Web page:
First of, the international consensus is that all settlements are
illegal. The last resolution about them, SC
2334 (adopted 14-0)
the establishment by Israel of settlements in the Palestinian
territory ... has no legal validity and constitutes a flagrant
violation under international law
This means that it only makes sense to analyse the "legality" aspect
from the Israeli perspective.
The West Bank is administered by an Israeli governing body called the
Israeli Civil Administration (CA). After the Oslo agreement, the West
Bank was split into three zones; A, B and C and administration of it
shared with the Palestinian Authority.
Note first that the Oslo split didn't change the law. It changed who
has jurisdiction to carry out the law, but not what the law is.
Note also that administration by the CA does not imply Israeli
being imposed. It is a different situation from East Jerusalem which Israel
has annexed, meaning that Israeli law holds and all construction there
is legal as long as the proper permits have been acquired.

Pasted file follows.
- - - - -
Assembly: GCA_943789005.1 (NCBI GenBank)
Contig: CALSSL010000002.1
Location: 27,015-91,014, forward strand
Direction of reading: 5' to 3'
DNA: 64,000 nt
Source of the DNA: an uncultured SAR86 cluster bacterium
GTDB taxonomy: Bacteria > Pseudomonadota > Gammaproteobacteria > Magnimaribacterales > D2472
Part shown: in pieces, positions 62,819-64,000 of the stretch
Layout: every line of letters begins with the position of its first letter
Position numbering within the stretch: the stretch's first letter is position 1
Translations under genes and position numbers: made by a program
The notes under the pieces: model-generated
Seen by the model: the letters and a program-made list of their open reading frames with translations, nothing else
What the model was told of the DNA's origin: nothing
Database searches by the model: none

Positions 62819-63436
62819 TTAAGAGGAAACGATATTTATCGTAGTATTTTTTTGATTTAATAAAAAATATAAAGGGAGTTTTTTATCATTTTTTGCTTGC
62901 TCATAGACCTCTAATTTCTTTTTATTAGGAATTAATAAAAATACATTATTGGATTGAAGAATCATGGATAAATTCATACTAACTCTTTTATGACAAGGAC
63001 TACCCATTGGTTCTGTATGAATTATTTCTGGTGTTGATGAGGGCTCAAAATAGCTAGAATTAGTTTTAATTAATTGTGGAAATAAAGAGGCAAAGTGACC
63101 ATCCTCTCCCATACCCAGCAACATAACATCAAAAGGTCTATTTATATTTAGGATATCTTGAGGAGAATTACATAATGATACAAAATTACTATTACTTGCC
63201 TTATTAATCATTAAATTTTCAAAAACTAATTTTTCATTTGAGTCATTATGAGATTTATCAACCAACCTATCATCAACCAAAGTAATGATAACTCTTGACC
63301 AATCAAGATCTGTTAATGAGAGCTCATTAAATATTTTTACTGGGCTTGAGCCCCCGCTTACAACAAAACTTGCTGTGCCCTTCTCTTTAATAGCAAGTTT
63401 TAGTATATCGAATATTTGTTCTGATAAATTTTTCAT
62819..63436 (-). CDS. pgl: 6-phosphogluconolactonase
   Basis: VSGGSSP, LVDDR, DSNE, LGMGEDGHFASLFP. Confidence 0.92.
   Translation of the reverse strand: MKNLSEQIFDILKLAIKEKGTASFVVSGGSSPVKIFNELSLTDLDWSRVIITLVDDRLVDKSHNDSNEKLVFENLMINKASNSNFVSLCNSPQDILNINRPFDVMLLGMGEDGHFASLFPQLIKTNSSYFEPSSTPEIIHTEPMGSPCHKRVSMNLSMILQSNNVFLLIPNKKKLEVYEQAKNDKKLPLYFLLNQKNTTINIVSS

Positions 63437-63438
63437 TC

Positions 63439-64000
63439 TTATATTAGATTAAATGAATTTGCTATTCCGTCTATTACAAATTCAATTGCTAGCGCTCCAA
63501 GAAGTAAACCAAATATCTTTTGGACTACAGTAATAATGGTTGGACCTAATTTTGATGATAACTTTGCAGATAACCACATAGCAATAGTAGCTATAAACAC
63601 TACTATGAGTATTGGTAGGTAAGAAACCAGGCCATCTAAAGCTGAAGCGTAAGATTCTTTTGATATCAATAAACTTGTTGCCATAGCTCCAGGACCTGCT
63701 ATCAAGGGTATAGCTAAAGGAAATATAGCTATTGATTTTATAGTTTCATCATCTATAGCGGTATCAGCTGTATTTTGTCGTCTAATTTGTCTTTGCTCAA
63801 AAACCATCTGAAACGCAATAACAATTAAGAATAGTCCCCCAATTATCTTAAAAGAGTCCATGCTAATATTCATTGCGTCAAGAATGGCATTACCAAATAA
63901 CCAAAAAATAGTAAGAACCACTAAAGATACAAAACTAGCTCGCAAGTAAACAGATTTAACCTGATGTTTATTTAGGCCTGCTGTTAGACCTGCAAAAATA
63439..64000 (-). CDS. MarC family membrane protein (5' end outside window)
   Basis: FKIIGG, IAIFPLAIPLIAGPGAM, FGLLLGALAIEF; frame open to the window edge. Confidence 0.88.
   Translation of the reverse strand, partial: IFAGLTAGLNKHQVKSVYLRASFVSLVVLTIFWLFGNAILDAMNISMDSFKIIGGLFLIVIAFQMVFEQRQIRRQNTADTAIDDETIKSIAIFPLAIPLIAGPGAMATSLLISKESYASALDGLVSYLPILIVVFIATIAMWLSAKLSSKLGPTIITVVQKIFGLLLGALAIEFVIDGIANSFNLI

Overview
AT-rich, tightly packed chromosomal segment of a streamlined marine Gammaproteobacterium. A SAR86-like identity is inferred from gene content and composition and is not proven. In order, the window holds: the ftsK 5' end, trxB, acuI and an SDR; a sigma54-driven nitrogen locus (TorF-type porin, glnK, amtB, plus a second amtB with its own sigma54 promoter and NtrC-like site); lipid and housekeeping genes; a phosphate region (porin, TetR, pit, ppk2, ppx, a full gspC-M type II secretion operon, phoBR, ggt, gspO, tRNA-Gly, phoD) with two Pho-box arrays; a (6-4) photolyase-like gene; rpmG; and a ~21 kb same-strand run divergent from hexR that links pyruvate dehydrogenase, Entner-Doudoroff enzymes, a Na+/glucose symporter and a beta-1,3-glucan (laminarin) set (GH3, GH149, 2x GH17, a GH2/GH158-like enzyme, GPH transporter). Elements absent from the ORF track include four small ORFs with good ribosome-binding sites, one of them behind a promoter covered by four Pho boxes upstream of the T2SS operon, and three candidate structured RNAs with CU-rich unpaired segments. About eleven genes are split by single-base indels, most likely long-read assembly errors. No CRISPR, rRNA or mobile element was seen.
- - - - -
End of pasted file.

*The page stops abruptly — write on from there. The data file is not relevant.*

This means that your second question "how many settlements are legal
on the Israeli law?" has no answer in Israeli law because it isn't
Instead, the law is what the CA and the Israeli military (IDF) which
controls most of the West Bank says it is. Their view, which is
congruent with the Israeli state's view, is that the West Bank is
under belligerent occupation and that the Geneva Conventions
applies. It is important to them because it enables them to implement
restrictions for security purposes that would be hard if domestic
Israeli law had been applied. Settlers living in the West Bank has
fewer rights than Israeli citizens in Israel.
All construction in Area C of the West Bank is illegal unless
necessary permits have been acquired from the CA. Illegal structures
run the risk of being demolished. A common complaint among
Palestinians is that these rules are unevenly enforced -- that their
illegal structures are often demolished while the CA turns a blind eye
towards settler buildings.
This means that a lot of settler construction resides in an ambiguous
state. De jure illegal, but de facto legal. Many settlements start
of as being illegal but after a decade or so they are retroactively
given builing permits and therefore legalized.
Your first question is simpler to answer. See this
map of settlements by Peace
Now. As you can see there are no settlements in Area A or B.